Researchers have finally shown the potential origin of the hidden signs of heart attack that they spit out day during daylight hours. The findings could help us learn more about how damaging solar storms can be created, a new study suggests.
Solar radio bursts are streams of electromagnetic radiation – consisting of radio waves, microwaves, ultraviolet radiation and X-rays – that are shot into space with jets of superhot plasma, known as coronal mass ejections (CMEs), at that time. the heat of the day.
Solar radio bursts, as well as other prominent radio bursts from distant stars, occasionally contain regularly repeating patterns known as periodic pulses (QPPs). These signs include a short break in the radiation stream, which causes holes and peaks when viewed on a graph, similar to an electrocardiogram (ECG or EKG), recording electrical signals from the heart.
“These models are both important for understanding how energy is released and dissipated in the Sun’s atmosphere during these spectacular explosions,” Siji Yu (opens in a new tab)a solar radio astronomer at the New Jersey Institute of Technology (NJIT) and author of the study, said in notice (opens in a new tab). “However, the origin of these recurring patterns has long been a mystery and a source of debate among solar scientists.”
Related: A mysterious ‘heartbeat’ signal has been spotted coming from space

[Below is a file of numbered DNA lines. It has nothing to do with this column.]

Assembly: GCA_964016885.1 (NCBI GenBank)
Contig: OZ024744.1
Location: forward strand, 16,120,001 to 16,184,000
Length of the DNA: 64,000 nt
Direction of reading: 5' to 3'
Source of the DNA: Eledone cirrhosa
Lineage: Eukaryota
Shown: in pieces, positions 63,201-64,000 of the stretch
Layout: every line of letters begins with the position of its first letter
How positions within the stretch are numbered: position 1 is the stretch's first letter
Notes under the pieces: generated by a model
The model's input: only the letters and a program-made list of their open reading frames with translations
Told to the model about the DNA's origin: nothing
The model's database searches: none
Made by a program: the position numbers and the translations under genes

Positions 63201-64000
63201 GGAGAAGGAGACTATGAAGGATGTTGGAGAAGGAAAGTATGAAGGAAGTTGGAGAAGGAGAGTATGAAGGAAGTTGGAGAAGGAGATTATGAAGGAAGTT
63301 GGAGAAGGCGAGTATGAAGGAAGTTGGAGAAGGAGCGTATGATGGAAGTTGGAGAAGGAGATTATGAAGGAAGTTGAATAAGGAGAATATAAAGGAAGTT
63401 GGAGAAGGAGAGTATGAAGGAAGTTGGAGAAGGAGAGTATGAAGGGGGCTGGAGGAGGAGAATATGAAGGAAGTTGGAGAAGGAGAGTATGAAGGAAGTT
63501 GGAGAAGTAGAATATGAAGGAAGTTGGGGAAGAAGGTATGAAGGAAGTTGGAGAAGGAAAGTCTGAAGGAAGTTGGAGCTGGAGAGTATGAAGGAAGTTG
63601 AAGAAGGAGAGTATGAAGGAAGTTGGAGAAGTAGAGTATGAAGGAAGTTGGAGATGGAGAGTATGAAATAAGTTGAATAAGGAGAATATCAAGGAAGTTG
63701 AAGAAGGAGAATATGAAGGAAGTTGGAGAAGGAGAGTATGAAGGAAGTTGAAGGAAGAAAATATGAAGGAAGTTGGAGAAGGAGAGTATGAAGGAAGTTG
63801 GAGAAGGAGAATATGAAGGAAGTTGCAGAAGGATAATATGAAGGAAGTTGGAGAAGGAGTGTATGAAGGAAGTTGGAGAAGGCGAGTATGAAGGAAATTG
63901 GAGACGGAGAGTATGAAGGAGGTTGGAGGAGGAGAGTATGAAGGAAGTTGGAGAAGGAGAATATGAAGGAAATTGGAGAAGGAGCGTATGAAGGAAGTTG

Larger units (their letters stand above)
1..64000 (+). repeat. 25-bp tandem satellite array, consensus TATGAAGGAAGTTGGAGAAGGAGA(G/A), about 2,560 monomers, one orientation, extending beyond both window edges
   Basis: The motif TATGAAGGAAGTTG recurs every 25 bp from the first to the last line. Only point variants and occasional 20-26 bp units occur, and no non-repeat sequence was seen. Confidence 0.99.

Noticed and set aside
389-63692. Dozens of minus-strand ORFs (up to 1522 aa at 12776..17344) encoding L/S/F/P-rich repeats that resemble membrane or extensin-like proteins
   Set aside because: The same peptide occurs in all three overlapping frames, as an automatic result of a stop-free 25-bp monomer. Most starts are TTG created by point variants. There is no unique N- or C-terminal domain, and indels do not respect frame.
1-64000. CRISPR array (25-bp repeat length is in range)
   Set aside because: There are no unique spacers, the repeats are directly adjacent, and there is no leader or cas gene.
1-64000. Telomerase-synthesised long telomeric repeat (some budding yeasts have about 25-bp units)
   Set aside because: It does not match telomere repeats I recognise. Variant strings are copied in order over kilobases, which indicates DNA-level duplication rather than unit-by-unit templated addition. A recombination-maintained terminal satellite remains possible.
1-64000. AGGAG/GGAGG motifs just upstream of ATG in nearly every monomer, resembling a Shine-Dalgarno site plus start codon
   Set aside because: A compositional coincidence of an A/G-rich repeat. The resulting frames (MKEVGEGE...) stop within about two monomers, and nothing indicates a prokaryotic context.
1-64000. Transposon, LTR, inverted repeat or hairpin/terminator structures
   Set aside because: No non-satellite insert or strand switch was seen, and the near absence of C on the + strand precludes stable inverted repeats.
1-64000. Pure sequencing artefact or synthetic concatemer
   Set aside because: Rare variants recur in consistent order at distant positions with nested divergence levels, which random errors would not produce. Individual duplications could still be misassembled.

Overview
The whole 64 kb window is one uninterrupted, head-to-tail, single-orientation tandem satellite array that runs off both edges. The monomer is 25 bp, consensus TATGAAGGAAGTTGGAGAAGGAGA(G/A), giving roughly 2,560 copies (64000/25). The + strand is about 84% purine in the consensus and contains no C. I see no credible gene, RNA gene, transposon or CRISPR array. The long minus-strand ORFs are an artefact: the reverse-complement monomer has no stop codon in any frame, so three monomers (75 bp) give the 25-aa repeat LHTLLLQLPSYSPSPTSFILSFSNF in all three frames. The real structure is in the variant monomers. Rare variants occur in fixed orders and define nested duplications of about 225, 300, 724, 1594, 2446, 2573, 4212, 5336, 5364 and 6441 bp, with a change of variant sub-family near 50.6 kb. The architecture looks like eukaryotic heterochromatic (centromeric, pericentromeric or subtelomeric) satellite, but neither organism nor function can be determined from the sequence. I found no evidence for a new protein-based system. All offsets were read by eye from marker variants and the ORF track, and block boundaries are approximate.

In a study published Dec. 12, 2022, in the journal Nature communication (opens in a new tab)Yu and colleagues analyzed the pulse signal contained in a medium-sized C-class flare that was not damaged by the sun on July 13, 2017. (Solar flare classes include A, B, C, M and X, with each class being at least 10 times more powerful than the previous one.)
After analyzing data collected by NJIT’s Expanded Owens Valley Solar Array (EOVSA) in California and NASA’s Solar Dynamics Observatory, the team detected a second heartbeat signal. The second “unexpected” signal, which appears to be related to the original signal, allowed the researchers to show what happens during solar flares to activate both signals, Yu said.
Looking for back signals
A solar flare occurs when the sun’s magnetic field lines get tangled up and then snap back into place like a rubber band. This process releases a lot of energy and forces constant loops of ionized gas, or plasma, and radiation into space.
The fast-moving plasma creates a current, or stream of charged particles, that flow vertically down the center of the plasma loop in the thin paper. Disruption to these “current sheets” is believed to be the source of the “hit” in the QPP signal. But, until now, no one knows what caused the riots.
The main pulse signal detected during the 2017 solar flare, which beats every 10 to 20 seconds, is traced to the base of the current sheet, as are other QPP signals detected in other solar flares. But the second signal, which is weaker than the main signal and beats every 30 to 60 seconds, appears from all current documents, which has never been seen before.
Using the data collected by EOVSA, the team found that, despite their different periodicities, the two pulses probably have a common feature: bubble-like structures known as “magnetic islands, ” which is available in the current document.
Now, the researchers want to re-analyze data from other QPP signals to see if they may have originated from magnetic islands as well.
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